“Crazy for You” by Madonna

This is going to sound really weird I know, but in order to prep myself for the insanity of the weekends, I would unwind and relax beforehand on Thursday nights.  Back then my sleep schedule was fucked, so I would spend Thursday nights eating Taco Bell while either playing X-Box and listening to Madonna’s Greatest Hits or binge watching Arrested Development for the umpteenth time.  It probably sounds kinda sad, but for me it was a way to decompress after the school week, but before the partying that took place on the weekends.  It was my me time.


“Shattered” by The Rolling Stones

How Mick Jagger felt about late-70s New York City is exactly how I felt about Syracuse during my junior year.  Yes, it could be exciting and fun, but it could just as easily drive you insane between the people, the absurdity and sheer recklessness.  By the end of junior year, because of the stress, melodrama and anxiety, I felt as though my brain had been battered and splattered all over Syracuse.  That rush that college had provided over parts of those three years had turned from exciting to malignant over the course of my last two semesters there.


“Closing Time” by Semisonic

Whenever I hear this song, I’ll always be reminded of this girl who I had a crush on for about a year and a half.  I saw her at a bar shortly after I turned 21 and after a night of hanging out, talking and playing arcade basketball, she finger wagged for me to come over, grabbed me by the shirt and then kissed me as this song was playing in the background.


Side 4: Senior Year


“No Sleep Till Brooklyn” by Beastie Boys

Three out of the four college Halloweens my best friends came to visit me.  Even though we were the Beastie Boys our junior year, “No Sleep Till Brooklyn” always reminds me of all three of those Halloweens, which were some of the best nights of my life.  Junior year Halloween someone asked if we were Mormons, and senior year we dressed up as Ghostbusters and people would stop us in the middle of the street to take pictures with us.  Those were some of the best times because I was surrounded by people I knew loved and supported me.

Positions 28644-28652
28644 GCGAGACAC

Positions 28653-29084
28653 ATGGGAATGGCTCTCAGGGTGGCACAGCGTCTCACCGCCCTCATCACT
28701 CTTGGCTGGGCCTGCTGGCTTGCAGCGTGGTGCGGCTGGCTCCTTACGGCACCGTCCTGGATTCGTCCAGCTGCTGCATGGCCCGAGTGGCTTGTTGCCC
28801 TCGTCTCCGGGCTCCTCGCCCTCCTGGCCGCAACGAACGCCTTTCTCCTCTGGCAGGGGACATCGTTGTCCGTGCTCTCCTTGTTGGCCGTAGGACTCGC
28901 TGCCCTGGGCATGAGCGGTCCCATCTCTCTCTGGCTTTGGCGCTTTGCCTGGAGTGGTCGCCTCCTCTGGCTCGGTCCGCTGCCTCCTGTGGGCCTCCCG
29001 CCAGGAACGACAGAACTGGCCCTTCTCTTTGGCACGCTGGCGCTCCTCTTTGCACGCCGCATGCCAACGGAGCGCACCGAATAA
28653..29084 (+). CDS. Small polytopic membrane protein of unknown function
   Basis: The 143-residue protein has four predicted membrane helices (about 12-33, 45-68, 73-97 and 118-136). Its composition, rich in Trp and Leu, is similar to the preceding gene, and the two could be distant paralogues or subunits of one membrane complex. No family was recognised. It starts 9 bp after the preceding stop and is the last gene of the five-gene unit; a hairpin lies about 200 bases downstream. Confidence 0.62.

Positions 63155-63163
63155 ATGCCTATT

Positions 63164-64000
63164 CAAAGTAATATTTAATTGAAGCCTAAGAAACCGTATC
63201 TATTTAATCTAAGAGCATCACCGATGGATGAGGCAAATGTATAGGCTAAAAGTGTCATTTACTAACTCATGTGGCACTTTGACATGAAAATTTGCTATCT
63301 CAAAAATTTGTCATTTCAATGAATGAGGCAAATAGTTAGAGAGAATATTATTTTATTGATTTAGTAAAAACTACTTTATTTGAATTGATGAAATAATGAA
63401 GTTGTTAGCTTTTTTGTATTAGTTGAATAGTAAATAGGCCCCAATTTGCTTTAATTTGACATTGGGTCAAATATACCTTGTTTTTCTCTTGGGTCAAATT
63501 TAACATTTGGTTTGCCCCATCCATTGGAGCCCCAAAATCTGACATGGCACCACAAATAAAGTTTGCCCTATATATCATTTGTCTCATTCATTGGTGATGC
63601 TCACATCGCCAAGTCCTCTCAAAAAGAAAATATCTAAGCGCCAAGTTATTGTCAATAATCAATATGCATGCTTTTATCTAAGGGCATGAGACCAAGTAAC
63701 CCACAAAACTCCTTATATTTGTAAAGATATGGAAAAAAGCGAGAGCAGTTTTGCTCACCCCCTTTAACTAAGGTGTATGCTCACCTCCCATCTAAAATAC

“I Know What I Know” by Paul Simon

The very first day of senior year, I felt like an old man.  I had had enough of Syracuse by that point and felt as though there was no reason for me to come back.  Although I still had to take a few more classes, that last semester felt like an epilogue of sorts; most of my friends were gone (either due to graduating, transferring, or just getting sick of each other).  Seeing these starry-eyed 18-year-olds walk around campus made me feel out of place, especially considering whatever social circle I had, pretty much dwindled to a handful of people.  Here these kids were looking forward to the next four years of partying, new friends and random hook ups, just as I had been when I was there age.  But by the time I was 21, I was so over college and ready to just be done with it all.